Getting a Felon’s Voting Rights Restored in Hawaii

Voting is one of the most fundamental rights given to American citizens, however, once you’ve been convicted of a felony, whether or not that right will be restored to you is up to the state that you reside in. The laws for Hawaii include:

If You Have Been Charged

In Hawaii you maintain your right to vote as long as you have not yet been convicted of a felony.

This means that even if you are incarcerated due to a felony charge and awaiting your trial or are being held without bond, you can vote through an absentee ballot.

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Hawaii does allow you to vote if you are still on probation or parole for a felony conviction, but you will need to re-register.

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Those Who Are Incarcerated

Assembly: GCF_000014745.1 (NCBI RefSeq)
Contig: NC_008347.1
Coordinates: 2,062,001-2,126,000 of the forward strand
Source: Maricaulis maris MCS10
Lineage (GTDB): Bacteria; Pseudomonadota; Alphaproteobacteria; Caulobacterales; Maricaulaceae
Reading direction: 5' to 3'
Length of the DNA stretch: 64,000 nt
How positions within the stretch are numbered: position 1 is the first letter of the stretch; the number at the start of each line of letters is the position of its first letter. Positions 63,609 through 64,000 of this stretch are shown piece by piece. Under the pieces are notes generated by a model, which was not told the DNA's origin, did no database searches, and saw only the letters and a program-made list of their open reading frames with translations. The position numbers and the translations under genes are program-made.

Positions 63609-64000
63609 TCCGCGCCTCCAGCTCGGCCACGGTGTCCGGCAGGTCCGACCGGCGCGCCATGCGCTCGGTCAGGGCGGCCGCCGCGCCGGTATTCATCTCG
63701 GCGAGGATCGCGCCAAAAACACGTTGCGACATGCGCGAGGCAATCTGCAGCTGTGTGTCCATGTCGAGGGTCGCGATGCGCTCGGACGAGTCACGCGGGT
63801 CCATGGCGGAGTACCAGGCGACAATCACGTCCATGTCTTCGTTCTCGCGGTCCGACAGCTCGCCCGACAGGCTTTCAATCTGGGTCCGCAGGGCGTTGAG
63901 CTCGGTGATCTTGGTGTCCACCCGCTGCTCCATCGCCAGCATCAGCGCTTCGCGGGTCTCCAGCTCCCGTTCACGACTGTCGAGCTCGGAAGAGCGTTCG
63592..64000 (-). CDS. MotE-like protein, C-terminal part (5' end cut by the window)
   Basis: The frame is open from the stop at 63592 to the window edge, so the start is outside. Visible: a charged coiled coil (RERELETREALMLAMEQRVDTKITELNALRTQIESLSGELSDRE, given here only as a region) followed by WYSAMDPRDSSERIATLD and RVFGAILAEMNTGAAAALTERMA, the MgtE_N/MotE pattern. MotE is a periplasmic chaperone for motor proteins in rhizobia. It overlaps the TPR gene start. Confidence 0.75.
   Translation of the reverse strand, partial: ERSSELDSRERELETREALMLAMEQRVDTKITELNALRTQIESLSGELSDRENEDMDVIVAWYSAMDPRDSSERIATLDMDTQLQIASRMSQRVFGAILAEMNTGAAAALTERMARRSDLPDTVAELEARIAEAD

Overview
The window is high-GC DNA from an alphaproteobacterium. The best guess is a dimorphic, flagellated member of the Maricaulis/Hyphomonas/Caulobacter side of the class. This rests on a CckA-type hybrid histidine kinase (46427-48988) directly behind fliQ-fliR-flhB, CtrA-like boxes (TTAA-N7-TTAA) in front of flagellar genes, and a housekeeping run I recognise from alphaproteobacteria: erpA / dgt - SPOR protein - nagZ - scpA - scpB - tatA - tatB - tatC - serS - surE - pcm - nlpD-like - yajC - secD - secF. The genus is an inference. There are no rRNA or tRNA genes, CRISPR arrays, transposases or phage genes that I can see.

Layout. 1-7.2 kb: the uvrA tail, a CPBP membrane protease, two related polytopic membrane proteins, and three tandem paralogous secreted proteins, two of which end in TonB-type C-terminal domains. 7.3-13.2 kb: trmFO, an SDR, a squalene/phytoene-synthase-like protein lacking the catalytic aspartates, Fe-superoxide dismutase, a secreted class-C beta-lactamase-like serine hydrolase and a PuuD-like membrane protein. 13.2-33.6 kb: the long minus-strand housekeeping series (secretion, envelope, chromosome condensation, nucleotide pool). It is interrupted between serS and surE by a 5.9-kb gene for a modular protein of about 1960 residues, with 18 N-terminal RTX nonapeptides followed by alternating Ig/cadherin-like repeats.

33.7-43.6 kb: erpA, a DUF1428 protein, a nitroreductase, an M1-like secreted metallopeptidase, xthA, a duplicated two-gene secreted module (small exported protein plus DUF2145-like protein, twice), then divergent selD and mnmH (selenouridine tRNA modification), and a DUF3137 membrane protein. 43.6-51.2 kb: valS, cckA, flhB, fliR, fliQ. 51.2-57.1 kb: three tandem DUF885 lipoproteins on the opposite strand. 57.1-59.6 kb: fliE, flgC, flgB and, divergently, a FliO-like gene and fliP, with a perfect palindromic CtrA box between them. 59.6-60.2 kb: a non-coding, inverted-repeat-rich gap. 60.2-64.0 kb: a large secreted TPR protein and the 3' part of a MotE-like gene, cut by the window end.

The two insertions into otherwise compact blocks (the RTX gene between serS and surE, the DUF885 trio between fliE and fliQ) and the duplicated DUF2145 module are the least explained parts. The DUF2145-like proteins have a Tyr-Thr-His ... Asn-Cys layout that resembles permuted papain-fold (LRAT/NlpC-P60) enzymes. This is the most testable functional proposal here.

If incarcerated after a felony conviction, the state of Hawaii does not allow you to vote until you are done with your sentence.

Browse Hawaii State Prisons Suspended Sentence

If you are convicted of a felony, but your sentence is suspended instead of you being sent to prison/jail or placed on probation, you are eligible to vote immediately following that outcome.

Register to vote in Hawaii



About Mark Miclette 682 Articles
writes about inmates, jails, prisons, courts and the lives of people who live and work within the United States Criminal Justice System. His mission can be summed up in a single word; transparency.